Wednesday, 5 August 2009

Patterns: A Rant

The Basic Technique
Before I go on any rants, I should explain how I make my quilts.

I wrote a computer program in Excel to generate the quilt patterns. It takes 3D shapes, rotates them, calculates the shading, and breaks them out into patterns. I should also confess that I have no life and enjoy math a bit more than I should.

I then stiffen fabric with freezer paper, and print the pattern onto the fabric using my inkjet printer. I cut the pieces out, and sew them together using a combination of machine and hand piecing depending on my travel schedule, the difficulty of the pattern, and what kind of mood I'm in.

I always quilt by machine. I can't make a quilter's knot, no matter how hard I try.

Some Notes on Patterns

I spend a lot of time thinking about the best way to generate a pattern (note that I have never claimed to have a life...). This is the system that I have come up with:

the bias: I have read a lot of opinions about how to deal with the bias of the fabric, and the conclusion seems to be "don't". Obviously that doesn't actually work. Hence, I rotate my pieces so that the longest side is along the grain.

cross-hairs: I don't know if I can call my corners cross-hairs. I mark the corners and the mid-point of every side with a line that is perpendicular to its side. That makes it easier to check that the sides line up properly.

sewing lines: I like sewing lines. I think mine are a bit thick as it stands, and I am testing out how thin I can make them before I miss them...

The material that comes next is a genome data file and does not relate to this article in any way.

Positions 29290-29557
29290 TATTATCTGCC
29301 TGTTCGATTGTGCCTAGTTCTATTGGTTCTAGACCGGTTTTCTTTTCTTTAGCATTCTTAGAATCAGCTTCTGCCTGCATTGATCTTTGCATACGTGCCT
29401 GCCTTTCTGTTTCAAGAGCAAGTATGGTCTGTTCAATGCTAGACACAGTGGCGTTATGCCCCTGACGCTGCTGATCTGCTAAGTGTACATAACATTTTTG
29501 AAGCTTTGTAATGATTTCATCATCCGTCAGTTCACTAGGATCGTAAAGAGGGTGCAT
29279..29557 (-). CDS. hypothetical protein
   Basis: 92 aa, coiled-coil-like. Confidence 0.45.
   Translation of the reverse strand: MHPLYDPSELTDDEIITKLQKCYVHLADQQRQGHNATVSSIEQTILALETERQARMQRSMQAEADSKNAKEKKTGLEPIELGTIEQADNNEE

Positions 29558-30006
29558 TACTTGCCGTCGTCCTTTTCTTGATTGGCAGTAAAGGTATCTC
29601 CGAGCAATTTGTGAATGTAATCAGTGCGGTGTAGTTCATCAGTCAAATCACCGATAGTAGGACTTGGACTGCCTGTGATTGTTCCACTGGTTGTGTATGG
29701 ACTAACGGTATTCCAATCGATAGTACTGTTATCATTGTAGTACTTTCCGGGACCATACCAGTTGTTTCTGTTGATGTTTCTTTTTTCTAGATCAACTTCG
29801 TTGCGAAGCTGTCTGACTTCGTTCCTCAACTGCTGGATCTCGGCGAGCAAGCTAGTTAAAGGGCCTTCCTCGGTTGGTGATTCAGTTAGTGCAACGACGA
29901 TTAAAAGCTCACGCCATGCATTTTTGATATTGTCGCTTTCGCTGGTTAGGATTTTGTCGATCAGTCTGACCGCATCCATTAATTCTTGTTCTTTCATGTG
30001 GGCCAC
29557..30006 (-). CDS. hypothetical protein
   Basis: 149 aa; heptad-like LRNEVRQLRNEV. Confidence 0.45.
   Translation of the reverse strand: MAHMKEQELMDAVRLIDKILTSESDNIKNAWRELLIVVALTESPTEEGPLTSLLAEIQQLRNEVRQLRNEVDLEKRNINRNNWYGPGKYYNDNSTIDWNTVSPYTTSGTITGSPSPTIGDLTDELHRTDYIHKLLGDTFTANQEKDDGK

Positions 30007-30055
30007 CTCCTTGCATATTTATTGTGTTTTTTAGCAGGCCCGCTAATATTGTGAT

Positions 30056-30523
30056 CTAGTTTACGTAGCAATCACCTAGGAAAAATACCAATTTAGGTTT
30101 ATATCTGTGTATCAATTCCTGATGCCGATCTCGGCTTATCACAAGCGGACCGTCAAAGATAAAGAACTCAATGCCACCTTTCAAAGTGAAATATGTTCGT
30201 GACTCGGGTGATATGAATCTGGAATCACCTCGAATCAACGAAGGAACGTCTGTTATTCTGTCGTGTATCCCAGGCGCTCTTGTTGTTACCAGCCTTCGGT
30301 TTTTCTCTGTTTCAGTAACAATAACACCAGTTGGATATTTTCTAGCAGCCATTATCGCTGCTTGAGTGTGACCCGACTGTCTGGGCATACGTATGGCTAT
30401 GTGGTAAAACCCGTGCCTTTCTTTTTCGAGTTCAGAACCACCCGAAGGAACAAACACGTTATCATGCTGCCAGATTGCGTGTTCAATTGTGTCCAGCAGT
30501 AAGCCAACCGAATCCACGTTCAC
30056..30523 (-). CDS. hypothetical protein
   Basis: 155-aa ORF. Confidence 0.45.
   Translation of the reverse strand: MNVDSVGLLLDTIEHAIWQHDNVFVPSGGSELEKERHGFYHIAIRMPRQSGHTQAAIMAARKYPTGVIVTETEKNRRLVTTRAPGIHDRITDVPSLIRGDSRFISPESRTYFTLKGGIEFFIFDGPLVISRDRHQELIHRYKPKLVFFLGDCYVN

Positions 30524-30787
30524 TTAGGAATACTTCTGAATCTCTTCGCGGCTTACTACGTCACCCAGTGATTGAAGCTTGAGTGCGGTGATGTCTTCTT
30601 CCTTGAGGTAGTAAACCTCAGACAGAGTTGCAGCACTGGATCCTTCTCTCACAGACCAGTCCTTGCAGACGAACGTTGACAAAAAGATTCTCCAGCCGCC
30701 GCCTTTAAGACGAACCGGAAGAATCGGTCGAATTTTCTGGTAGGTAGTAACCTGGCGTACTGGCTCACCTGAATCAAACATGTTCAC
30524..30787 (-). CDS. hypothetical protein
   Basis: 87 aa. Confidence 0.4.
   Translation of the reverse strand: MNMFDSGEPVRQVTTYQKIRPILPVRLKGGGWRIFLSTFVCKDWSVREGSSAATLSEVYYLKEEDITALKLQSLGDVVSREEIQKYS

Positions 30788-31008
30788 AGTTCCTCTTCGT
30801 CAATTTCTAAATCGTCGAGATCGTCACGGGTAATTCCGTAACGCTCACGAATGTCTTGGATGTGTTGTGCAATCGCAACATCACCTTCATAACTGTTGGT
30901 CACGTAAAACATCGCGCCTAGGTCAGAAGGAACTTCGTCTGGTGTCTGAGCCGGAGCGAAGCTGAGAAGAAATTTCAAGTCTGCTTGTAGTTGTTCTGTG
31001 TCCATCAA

numbering: The piece number is repeated in each corner. The neighbouring piece is indicated on the mid-point line. This system makes it really easy to put everything together. I can't bring myself to use any other system any more.

Admittedly, my algorithm for finding adjacent pieces still has a couple of bugs, so sometimes it doesn't find the neighbours. Work is ongoing.

corners: Obviously, my pieces are irregular sizes. Sometimes I end up with sharp corners. They can be really annoying when adding 1/4" edge, so I cut them off.

wasted fabric: it happens. I am never going to be as efficient as Linda Franz, due to the nature of the shapes I make.

wasted ink: considering all the money I spend on fabric, gadgets, books, etc, I refuse to worry about spending some money on inkjet ink. That said, I get my cartridges refilled, which saves a lot of money.

Soon I will get together a pattern that I am brave enough to share.



  1. I'm really surprised to hear you piece by machine. Somehow I thought with all those angles and such you did it by hand. Also, knowing it's more difficult to do some of those odd angles by machine, I must take my hat off to your sewing skills. :-) You might not have a life, but you sure have some astounding skills! :-)

  2. I usually do the easy angles by machine, and then follow-up with the difficult ones by hand. If you look at the "ring" quilt in the first post, I did the inside of the ring, the ring itself and then the purple outside of the ring by machine, and then joined the three parts by hand.

    But thanks for the compliment!

  3. If you ever get to where you want someone to "test" your designs, let me know! I'll give them a whirl! :-)

  4. I will definitely keep that in mind!